VOD film review: 78/52
Ivan Radford | On 03, Nov 2017
Director: Alexandre O. Philippe
Cast: Alfred Hitchcock, Guillermo del Toro
Watch 78/52 online in the UK: BFI Player / Apple TV (iTunes) / Prime Video (Buy/Rent) / Rakuten TV / Google Play
In 1960, Alfred Hitchcock spent a whole week of Psycho’s production filming a single scene – and the world has spent several decades replaying it since. None more so, perhaps, than Alexandre O. Philippe, the director of 78/52, a fascinating, thrilling documentary that dissects the Master of Suspense’s masterpiece with a forensic precision.
The film takes its name for the number of camera set-ups and cuts that comprise that brief central sequence, a set piece so iconic and so horrifying that merely the words “the shower scene” conjure up the sound of stabbing strings and the spectre of Norman Bates’ mother behind the plastic curtain. Over 90 nerd-gasming minutes, O. Philippe pulls apart the whole thing and reassembles it limb by limb, with the help of all manner of cinema’s great and good.
Part of the fun lies in simply seeing familiar filmmakers all paying respect to Hitch in his bloody prime – a spectrum of horror and thriller talent that ranges from Guillermo del Toro to Spring’s Justin Benson and Aaron Moorhead. They all “oooo” and “aah” over the scene, Gogglebox-style, while explaining just how audacious the movie really was, arriving at a time when Hitch had just completed the colourful crowd-pleaser North by Northwest – a far cry from the grubby monochrome of Psycho’s seedy scares, which verge on a gigantic practical joke by comparison. One interesting observation places the movie at the apex of a transition in Hollywood, when women stopped topping the billboards and men took over in post-war cinema – Marion Crane’s murder was, in a way, the death of the traditional female movie star.
The music is as memorable as the visuals, something that Danny Elfman is on hand to illuminate, as he recalls the challenge of emulating Herrmann’s harrowing discord for Gus Van Sant’s remake. Thanksfully, it’s not all men commenting on the movie, and Jamie Lee Curtis is on hand to talk personally about recreating the scene in the TV show Scream Queens.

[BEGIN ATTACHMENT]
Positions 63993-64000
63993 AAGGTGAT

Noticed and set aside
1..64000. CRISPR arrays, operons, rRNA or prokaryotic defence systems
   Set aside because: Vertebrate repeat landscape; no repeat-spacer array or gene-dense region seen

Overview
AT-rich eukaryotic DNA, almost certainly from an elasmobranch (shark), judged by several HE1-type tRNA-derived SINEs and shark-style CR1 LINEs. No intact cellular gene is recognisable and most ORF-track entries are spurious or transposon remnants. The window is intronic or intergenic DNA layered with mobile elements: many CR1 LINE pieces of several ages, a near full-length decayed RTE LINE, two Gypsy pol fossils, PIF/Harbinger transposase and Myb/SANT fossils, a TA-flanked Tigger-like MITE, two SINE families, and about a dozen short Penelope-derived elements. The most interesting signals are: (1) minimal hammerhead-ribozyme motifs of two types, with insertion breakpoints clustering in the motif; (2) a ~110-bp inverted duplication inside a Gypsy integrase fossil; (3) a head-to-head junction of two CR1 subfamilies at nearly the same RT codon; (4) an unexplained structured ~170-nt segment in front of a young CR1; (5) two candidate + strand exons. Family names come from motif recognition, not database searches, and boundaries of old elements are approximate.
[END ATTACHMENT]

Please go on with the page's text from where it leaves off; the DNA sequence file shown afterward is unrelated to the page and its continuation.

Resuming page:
The movie is stuffed with individual interpretations of Hitch’s work, many of which ring true, from the repeated mention of mothers and their negative influences throughout the script to even the slashing of windscreen wipers and spraying of rain water against Marion’s car in the opening segment. O. Philippe even traces a curious fondness for bathrooms by the director, who had a bathroom scene in The Lodger and Blackmail, and even saw the suspected murder in Rear Window take place in the tiled washroom (“He’s washing down the bathroom walls,” observes one, as they guess how the blood must have gushed everywhere).
The notion that everything in Hitchcock’s career built to that moment is an appealing one, but it’s his attention to detail that really makes it plausible: alongside the myriad tiny moments spotted by the excited contributors are some fantastic pieces of behind-the-scenes trivia that remind you just how tehnically accomplished Psycho was: Bates’ mother, for example, was blacked out to make sure we couldn’t see her real face, while the storyboard conceived by Hitch was followed slavishly to the letter, including no actual shots of penetration. (Gus van Sant’s shot-by-shot remake in the 1990s inserted one banned shot back into the sequence, which sees Marion slumped over the bath at the end, knife marks in her back.)
The result is paced with the just the right balance of Gogglebox passion and academic analysis, resulting in an absorbing essay that will leave you dying to see the original again as soon as possible. This is catnip for cinephiles, lovingly assembled and insightfully cut together. Films about films don’t come much better than this.